Do not try to predict the future of content. This is a fool's errand. Accepting that you have no idea what the next big thing will be is the first step. Admit your helplessness before the erratic shape shifter that is consumer preference for content consumption. Now that you have released any notion of anticipating which way the content market is heading, you are ready to begin anew.
You have a blank slate on which to build your content strategy, and frankly, I suggest you strive to keep it that way. Keep your mind clear and open about channels and devices and, instead, reinforce the foundation of your content business: creating quality content that is in demand and of value and-from inception-making it open and flexible so that it will be ready and able to meet customers wherever they are.
In response to my mentioning that BlackBerry manufacturer Research In Motion (RIM) will release a tablet device, the PlayBook, to go up against the iPad, a co-worker-who had been a fiercely loyal BlackBerry user for years-gave me a 15-minute lecture on the virtues of his new iPhone and the decline of the BlackBerry. Among his points was the fact that RIM has failed to compete in the apps marketplace. Certainly, Apple has welcomed developers into its community and makes it easy for anyone to create an app and to offer it for free or fee. I'm no developer, but RIM does not share this reputation; the word is that it is difficult to develop for the BlackBerry and that, given this tablet rumor, its operating system may be changing anyway ... so now might not be the time to work up a BlackBerry app. True or not, these sorts of sentiments must be addressed to foster the community needed to compete with Apple's app dominance.
Many manufacturers simply copy iPhone features without thought to the real killer-the apps. In the case of the BlackBerry, this is a device that had a devoted fan base (remember the term crackberry?); mobile junkies used to be always-on businesspeople who couldn't stop tapping away at those BlackBerry keyboards. Yet RIM seems to have lost sight of its core consumers and stopped delivering what they-in particular-want and need. Yes, the company still has the corporate edge given its installed base of enterprise servers, through which companies can connect their users' BlackBerries to securely access enterprise email and networks. But it may not even be able to hold on to these if Apple can sufficiently address security issues.
While Apple's fans have always been dazzled by its products' chic and ease of use, the corporate market has its own specific set of expectations, needs, and demands-which RIM should be intimately familiar with and deliver on. The company doesn't need to compete in sheer number of apps, but it should foster a developer marketplace that connects customers' wishes with developers to build a business-specific app offering that a mainstream marketplace can't deliver.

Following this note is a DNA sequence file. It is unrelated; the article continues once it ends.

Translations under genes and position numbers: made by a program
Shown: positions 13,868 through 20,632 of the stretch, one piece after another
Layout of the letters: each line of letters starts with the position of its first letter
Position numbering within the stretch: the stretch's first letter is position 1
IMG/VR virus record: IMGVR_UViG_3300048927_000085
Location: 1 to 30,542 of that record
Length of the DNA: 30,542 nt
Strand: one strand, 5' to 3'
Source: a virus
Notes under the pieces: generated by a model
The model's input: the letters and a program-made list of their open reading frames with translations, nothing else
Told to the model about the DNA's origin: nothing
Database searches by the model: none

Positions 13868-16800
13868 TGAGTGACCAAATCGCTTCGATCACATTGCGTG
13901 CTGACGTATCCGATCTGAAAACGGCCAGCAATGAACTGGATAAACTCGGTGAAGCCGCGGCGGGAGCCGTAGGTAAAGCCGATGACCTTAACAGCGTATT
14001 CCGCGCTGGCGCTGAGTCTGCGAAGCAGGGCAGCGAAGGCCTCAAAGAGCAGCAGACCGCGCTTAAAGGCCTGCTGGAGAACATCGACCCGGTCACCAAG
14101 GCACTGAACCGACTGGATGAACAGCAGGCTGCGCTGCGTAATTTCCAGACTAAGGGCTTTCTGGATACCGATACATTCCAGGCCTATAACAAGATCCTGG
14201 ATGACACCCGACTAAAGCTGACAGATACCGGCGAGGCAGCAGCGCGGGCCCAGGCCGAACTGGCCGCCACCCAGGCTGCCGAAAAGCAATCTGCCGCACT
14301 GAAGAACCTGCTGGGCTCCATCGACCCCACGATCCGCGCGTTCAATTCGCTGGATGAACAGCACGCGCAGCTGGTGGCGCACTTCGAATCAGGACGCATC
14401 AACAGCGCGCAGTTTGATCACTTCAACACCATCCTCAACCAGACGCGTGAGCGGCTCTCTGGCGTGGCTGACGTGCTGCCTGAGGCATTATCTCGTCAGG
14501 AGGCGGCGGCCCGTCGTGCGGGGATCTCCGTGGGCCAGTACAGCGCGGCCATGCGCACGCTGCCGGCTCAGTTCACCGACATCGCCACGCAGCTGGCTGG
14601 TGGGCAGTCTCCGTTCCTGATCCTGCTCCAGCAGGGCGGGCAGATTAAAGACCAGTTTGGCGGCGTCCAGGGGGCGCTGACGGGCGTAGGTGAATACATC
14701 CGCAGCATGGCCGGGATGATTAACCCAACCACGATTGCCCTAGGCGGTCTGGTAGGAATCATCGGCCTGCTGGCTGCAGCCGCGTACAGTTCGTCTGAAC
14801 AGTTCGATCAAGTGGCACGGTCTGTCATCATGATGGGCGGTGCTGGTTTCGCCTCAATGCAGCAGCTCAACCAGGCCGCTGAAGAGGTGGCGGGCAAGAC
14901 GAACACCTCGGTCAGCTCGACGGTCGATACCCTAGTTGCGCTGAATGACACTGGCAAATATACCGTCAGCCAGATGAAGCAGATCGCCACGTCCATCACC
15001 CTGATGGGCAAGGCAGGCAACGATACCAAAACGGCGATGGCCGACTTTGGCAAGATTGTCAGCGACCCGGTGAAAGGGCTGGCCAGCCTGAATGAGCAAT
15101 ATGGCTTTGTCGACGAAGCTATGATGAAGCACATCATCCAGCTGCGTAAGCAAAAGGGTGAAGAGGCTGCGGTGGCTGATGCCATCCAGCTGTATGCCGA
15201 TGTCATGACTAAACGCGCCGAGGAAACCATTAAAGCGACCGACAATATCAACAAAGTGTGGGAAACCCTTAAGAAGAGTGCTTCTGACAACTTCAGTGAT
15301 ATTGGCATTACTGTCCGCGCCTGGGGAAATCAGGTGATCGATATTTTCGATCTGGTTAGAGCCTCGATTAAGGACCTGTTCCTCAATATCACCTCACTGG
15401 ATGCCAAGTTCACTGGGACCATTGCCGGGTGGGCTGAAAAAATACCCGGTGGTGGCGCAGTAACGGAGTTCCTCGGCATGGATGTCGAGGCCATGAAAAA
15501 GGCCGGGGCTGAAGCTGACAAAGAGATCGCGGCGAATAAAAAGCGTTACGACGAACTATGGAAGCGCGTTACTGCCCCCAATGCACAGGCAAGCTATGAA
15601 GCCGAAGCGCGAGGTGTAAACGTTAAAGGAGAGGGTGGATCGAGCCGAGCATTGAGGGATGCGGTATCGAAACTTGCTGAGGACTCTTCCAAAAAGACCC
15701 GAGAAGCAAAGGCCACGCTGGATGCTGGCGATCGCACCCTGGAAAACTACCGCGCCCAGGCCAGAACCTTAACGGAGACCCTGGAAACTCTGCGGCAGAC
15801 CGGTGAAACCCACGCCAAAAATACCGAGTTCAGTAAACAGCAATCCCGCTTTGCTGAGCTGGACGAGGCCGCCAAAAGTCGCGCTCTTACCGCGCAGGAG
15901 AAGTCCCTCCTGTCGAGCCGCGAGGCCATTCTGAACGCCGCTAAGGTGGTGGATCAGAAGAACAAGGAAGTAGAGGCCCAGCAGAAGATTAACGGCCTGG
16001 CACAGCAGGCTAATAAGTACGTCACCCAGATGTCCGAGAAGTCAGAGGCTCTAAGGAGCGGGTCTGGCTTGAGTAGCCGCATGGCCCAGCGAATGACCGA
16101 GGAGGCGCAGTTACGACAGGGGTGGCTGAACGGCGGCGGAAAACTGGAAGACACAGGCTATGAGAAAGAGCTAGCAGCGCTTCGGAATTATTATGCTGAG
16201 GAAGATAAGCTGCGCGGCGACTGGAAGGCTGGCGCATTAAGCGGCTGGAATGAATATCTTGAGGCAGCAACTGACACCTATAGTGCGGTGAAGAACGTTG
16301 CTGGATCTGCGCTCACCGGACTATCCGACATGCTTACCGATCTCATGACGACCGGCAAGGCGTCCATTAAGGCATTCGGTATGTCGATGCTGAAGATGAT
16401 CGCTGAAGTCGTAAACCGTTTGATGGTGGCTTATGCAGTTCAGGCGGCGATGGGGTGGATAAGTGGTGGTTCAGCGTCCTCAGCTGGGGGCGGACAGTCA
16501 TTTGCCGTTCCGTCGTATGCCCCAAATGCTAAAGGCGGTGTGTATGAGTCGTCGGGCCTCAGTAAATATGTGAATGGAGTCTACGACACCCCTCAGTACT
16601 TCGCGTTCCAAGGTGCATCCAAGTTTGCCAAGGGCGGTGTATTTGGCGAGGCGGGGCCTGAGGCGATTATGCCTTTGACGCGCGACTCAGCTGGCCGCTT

When I look at apps in general, I find a similar lack of customer focus and a lemming-like me-too-ism, in which companies imitate (relatively) superficial customer experience features, such as touch navigation and presentation, while neglecting the actual functionality their specific users require from a given content set. Maybe cloned general news apps all dolled up with fancy flip features on an iPad will wow a mobilized userbase for a while. But when it comes to high-value information that users will pay for, well, that information better be highly valuable and flexible enough to deliver regardless of the users' device du jour.
RIM may not have seen the iPhone coming. It may not have seen the apps marketplace becoming a battlefield on which all device manufacturers must compete. (Most content creators and businesses seeking to best leverage their content probably didn't foresee this either.) Right now, it appears that in many segments, the fastest to market takes an early lead. This comes down to either a deep well of cash with which to douse each content fire as it breaks out or an underlying content flexibility that allows information to easily adapt to the shifting marketplace.
Sure, I'd like to think there's a way to anticipate the next big thing. And like you, I follow the information and trends that help us make decisions about where to take our content strategies. However, there can be no effective strategy without focusing on our core strengths-the things our customers value about us-and ceaselessly building upon these. These customers, however, will continue to surprise, confound, and delight us with the ways they put our tools to work, and we had best be prepared by keeping our mindset and our content open and flexible so that we can be right there with them.